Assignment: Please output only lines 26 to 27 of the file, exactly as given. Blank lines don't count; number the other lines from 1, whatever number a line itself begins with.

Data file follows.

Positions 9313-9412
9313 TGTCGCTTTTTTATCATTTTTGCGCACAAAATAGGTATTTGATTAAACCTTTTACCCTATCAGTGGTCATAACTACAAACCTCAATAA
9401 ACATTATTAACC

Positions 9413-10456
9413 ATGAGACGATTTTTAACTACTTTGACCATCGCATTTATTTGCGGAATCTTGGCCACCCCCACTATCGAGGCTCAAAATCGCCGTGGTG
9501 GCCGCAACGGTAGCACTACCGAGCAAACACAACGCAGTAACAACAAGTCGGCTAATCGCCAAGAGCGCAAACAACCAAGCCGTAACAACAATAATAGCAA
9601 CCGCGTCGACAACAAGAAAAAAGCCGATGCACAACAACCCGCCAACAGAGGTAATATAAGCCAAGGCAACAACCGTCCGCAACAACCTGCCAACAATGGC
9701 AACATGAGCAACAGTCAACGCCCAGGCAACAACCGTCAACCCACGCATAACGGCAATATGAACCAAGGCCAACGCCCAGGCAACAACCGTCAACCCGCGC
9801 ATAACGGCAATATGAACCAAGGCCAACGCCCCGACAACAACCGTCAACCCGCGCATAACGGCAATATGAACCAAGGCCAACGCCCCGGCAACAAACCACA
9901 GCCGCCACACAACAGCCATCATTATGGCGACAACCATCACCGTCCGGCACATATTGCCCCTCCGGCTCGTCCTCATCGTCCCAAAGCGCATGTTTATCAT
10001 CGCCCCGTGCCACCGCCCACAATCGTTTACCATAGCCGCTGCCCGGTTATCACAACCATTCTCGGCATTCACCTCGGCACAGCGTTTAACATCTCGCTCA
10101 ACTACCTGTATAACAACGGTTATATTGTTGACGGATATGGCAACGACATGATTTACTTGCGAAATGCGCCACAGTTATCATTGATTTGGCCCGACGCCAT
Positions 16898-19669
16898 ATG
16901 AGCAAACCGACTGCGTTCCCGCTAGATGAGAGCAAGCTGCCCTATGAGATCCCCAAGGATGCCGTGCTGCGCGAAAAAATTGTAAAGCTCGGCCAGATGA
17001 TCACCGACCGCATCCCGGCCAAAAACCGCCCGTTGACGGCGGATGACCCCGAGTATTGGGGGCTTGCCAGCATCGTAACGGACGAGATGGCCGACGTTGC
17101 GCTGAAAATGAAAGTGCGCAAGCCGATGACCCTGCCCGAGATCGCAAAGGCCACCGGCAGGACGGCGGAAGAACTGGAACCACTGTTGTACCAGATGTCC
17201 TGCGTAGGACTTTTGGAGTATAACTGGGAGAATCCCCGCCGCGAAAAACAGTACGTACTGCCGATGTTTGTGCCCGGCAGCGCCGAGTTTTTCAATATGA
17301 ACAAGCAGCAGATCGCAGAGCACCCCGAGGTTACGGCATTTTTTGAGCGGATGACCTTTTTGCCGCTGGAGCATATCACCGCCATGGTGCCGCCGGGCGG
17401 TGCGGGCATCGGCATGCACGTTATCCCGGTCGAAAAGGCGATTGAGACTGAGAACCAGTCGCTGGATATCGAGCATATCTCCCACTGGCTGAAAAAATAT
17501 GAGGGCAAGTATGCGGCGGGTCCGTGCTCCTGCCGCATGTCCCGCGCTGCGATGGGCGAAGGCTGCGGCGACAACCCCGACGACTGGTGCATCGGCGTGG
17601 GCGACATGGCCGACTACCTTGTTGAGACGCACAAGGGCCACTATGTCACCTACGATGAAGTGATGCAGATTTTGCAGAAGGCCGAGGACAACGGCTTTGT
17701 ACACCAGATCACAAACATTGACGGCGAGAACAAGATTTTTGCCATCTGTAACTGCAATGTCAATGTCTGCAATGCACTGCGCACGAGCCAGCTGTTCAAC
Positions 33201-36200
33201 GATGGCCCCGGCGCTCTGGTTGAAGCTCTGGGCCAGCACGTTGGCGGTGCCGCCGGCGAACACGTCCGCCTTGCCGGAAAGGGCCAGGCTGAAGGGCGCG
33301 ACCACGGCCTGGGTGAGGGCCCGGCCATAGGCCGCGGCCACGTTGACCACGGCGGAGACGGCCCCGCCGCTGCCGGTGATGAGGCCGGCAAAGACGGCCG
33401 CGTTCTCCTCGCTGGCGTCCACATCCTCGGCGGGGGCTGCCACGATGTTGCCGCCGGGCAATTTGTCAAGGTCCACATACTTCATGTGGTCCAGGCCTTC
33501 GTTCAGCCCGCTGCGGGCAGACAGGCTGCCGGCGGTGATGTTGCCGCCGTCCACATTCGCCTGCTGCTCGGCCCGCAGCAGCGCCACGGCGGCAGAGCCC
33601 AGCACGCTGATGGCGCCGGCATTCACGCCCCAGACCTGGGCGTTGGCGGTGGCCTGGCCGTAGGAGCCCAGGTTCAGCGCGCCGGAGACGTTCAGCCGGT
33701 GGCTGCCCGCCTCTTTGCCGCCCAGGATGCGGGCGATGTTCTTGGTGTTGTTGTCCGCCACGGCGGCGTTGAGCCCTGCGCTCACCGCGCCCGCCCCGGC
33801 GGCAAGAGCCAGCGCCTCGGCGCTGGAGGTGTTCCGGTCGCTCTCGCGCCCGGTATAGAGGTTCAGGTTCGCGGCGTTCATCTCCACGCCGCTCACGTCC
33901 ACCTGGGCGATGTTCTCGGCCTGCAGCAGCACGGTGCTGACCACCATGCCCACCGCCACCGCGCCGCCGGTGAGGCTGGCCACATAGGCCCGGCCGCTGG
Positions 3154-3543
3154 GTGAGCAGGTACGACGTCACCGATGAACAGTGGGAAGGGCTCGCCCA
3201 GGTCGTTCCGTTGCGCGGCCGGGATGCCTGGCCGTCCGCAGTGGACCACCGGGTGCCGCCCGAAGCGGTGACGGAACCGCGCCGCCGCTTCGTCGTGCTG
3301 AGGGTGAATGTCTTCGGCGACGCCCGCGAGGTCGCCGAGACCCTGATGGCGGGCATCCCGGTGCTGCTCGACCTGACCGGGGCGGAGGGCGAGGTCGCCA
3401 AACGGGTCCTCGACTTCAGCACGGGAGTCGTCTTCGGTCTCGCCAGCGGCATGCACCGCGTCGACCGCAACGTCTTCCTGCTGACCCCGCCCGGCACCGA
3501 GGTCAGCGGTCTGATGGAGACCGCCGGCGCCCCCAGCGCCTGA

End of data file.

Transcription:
33301 ACCACGGCCTGGGTGAGGGCCCGGCCATAGGCCGCGGCCACGTTGACCACGGCGGAGACGGCCCCGCCGCTGCCGGTGATGAGGCCGGCAAAGACGGCCG
33401 CGTTCTCCTCGCTGGCGTCCACATCCTCGGCGGGGGCTGCCACGATGTTGCCGCCGGGCAATTTGTCAAGGTCCACATACTTCATGTGGTCCAGGCCTTC